A 50/50 split of community property is not guaranteed. However, you must present some compelling evidence to get a different distribution from the court.
Here is what happens in the two steps that affect the distribution of your assets during divorce.
A lawyer classifies your assets
First, a lawyer classifies your property and debts as joint or belonging to an individual. Some assets may be both. These are commingled assets. Here are some common examples of community and separate property:
- Anything acquired during the marriage is community
- Inheritances are separate
- Gifts to one spouse are separate
- Anything from before the wedding is separate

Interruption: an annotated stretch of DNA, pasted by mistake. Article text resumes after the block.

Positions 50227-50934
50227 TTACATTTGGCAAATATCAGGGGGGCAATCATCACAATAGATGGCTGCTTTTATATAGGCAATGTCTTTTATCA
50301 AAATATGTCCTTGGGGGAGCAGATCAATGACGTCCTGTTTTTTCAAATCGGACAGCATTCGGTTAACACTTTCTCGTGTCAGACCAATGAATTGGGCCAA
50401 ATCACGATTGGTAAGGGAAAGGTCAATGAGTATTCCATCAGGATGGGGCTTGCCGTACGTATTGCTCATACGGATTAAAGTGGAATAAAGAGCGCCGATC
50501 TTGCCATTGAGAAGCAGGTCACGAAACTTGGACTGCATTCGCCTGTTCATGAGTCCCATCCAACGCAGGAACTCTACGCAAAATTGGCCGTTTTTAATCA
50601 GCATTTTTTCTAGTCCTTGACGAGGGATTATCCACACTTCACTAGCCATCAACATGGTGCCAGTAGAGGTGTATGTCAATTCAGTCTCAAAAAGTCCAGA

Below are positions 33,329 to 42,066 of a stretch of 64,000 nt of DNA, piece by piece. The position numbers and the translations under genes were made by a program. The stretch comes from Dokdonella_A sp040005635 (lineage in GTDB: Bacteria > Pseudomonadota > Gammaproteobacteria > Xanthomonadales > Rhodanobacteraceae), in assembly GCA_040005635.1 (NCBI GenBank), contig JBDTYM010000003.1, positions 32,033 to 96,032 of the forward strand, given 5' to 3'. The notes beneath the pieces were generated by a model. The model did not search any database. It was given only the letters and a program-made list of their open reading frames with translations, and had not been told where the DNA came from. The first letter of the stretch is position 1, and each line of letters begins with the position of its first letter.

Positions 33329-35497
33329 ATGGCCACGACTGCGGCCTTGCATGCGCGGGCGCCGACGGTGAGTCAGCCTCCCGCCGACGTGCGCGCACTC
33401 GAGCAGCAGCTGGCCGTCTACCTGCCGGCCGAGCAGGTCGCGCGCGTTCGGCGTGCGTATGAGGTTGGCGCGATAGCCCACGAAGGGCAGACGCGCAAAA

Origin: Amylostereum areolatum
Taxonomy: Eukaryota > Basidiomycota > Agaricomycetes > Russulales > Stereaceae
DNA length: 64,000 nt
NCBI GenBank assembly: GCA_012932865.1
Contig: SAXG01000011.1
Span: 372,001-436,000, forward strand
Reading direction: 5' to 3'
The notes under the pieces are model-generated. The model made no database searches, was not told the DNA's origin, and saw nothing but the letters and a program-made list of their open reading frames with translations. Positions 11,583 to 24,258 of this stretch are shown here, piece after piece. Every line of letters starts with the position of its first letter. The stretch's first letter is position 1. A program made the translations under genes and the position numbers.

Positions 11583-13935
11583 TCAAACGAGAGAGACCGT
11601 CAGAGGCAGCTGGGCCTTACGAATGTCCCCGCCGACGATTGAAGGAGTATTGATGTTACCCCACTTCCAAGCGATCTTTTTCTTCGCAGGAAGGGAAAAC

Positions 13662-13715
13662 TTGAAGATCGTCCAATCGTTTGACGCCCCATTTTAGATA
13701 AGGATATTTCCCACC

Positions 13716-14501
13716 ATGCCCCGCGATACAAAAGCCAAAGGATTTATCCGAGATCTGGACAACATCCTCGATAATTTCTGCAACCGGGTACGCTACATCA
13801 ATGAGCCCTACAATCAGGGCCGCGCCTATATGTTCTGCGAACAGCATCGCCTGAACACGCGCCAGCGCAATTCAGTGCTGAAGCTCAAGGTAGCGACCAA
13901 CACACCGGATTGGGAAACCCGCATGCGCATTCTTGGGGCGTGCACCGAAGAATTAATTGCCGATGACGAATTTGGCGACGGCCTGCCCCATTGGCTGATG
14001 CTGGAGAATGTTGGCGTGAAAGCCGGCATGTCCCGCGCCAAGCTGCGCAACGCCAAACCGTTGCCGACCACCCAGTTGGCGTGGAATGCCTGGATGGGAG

- Anything received after the date of separation is separate
However, there may be some exceptions to these rules in complex cases. You should consult with an experienced divorce lawyer. They have the most up-to-date information.
The state divides your assets
The way the court divides your assets influences how it distributes them. Because you have community property does not mean you will get a 50/50 split of these assets. It is just unlikely that you will divide it any other way. A non-equal division can occur because one spouse made a much greater financial contribution, is older or incapable of working, causes the marriage to deteriorate or wastes money knowing a divorce is coming.
Remember that because an asset has your name on it does not make that item yours. Even though you worked for the money, it is not yours. The court will divide your community property. This does not have to be a 50/50 split every time.